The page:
What needs to be matted and why

Written by pagewaterman on . Posted in Blog

One of the questions I get so frequently from customers is why they need a mat on their artwork. Sometimes it is an issue of space on their wall, cost of materials, wanting it to look more like an oil painting or some other reason completely, but they do not want a mat.

In addition to aesthetic reasons, a mat performs several functions. Here are just a few:

  • A mat creates space between your artwork, document, photo or whatever you are framing and the glass that is protecting it. Just like with a cold glass of ice-water, condensation can and will occur with moisture present, and that space allows that moisture to evaporate before coming into contact with the precious item you are framing. Why is this so important? Because, when paper is made, there are always minerals and tiny bits of materials that are susceptible to oxidization when they come into contact with water. This, in the world of paper, framing and restoration, is commonly referred to as “Foxing”. You may know it better as those pesky little rust spots on your old books and the poorly framed prints at your Grandparents house.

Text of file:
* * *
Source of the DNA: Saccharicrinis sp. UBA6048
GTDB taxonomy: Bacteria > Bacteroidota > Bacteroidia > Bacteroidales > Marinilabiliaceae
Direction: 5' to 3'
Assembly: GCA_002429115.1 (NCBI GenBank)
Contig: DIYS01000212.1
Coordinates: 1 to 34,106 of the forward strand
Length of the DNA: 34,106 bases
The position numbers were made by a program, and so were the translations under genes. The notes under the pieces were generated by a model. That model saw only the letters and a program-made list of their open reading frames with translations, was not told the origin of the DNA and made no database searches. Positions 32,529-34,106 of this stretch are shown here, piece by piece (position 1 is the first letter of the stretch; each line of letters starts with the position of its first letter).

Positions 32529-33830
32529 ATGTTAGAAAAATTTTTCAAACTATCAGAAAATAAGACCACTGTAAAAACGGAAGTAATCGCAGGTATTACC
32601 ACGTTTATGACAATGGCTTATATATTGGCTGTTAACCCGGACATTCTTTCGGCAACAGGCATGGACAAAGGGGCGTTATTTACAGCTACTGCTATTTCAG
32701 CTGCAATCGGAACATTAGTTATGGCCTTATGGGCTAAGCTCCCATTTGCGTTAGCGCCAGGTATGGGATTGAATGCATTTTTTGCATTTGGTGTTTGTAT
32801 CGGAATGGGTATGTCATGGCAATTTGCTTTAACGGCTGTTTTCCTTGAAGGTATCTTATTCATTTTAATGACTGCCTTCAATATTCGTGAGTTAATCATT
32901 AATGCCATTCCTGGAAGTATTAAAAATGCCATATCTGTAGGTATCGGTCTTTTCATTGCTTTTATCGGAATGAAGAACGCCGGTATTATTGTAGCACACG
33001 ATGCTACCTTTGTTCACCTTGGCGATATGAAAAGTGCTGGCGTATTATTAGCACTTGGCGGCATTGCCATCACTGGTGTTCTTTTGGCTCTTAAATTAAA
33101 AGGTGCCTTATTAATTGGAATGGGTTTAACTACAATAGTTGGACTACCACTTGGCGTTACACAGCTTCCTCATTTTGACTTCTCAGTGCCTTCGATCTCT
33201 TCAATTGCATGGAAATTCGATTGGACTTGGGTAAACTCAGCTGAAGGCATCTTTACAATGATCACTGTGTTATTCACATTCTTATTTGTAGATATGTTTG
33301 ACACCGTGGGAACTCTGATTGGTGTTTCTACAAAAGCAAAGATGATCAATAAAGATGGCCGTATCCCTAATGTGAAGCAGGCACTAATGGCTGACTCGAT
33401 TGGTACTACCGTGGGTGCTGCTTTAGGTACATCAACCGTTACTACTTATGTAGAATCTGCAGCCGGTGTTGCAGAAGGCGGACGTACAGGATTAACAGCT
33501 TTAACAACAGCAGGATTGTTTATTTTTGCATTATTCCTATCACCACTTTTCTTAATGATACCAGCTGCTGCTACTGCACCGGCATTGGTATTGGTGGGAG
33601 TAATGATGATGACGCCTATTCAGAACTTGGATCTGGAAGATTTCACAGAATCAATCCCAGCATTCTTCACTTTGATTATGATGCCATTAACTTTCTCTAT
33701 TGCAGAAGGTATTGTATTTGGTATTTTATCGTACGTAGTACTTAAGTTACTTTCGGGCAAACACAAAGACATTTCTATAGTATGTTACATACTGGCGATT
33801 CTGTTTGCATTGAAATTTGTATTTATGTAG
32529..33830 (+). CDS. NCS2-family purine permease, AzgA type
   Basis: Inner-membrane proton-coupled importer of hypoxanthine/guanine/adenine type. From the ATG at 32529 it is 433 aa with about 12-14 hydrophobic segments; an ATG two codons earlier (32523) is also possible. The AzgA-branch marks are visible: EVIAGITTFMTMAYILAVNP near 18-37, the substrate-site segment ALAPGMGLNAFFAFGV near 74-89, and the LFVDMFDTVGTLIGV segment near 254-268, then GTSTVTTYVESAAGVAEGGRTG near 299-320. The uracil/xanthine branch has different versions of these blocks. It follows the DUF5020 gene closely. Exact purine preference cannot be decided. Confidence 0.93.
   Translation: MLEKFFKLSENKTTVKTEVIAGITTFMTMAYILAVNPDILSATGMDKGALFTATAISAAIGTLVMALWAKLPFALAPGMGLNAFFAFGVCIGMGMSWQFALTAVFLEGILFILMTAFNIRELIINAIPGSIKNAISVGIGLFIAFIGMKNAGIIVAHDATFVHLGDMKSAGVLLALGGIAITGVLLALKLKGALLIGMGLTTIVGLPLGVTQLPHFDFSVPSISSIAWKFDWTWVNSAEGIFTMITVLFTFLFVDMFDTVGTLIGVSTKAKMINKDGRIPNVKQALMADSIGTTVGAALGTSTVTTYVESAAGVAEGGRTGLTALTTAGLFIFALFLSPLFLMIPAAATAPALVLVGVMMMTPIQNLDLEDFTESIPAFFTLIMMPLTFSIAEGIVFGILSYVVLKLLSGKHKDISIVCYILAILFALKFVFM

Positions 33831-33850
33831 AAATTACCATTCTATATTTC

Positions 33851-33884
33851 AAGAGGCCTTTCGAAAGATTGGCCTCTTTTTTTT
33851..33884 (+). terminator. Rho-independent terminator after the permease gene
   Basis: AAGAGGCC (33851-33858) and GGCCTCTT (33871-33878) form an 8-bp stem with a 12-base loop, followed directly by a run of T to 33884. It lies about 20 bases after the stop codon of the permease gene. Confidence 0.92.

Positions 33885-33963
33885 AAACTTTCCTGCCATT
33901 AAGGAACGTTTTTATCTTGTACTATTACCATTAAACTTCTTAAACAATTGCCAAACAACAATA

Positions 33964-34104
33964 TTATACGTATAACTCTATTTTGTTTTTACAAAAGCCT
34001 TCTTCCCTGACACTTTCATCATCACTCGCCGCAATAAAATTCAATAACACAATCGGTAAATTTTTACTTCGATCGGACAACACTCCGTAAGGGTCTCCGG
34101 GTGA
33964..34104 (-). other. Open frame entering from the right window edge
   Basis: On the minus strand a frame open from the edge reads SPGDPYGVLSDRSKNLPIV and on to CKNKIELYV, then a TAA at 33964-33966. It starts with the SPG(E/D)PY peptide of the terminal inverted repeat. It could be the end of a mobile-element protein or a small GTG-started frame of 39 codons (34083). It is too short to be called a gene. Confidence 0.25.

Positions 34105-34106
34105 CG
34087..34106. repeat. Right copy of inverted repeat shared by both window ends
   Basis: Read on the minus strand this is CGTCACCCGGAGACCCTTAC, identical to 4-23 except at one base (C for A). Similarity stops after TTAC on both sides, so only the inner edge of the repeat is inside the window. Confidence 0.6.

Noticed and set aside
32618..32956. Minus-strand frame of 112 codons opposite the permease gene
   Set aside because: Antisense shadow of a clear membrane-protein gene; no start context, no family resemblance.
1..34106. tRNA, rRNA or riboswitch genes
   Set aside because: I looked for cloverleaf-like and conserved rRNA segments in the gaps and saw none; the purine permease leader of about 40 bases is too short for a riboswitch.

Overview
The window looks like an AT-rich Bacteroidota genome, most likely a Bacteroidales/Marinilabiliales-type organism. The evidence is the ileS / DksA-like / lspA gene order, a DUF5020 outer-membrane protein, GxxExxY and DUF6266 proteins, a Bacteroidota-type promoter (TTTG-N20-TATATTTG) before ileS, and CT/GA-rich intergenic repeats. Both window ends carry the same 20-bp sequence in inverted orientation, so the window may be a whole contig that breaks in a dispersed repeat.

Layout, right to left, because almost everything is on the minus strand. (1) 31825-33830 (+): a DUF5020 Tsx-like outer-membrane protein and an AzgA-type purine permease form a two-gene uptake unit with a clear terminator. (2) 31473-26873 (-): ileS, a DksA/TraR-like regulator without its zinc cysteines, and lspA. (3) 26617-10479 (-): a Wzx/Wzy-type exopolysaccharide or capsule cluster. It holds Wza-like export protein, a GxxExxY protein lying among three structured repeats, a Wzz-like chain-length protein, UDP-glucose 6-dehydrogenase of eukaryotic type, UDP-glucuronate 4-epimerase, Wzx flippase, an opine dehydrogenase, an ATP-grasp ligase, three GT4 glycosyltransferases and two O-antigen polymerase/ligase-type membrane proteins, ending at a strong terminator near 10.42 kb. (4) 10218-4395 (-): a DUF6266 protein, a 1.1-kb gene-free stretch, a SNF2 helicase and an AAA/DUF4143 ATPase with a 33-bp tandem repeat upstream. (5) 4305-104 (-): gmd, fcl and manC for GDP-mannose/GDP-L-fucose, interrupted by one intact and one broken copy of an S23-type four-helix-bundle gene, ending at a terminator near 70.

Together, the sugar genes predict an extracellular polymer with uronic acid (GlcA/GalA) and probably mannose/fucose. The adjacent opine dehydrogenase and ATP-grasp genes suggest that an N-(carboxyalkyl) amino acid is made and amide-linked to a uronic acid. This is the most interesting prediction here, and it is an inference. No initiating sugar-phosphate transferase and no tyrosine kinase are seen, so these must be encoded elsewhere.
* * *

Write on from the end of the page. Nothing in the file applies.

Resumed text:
• Paper expands and contacts. All those ripples and ridges you see in framed pieces without mats is almost always caused by the paper butting up against the rabbet (where the wood is routed) of the frame. Mats allow the paper to be hinged correctly and lay flat, with plenty of distance from the frame. Unless the artwork is dry-mounted to a rigid board, which is a permanent process that devalues the art and is never a good option for anything but an easily replaceable poster or photo, that space under the lip of the frame is very important for the preservation of your paper artwork.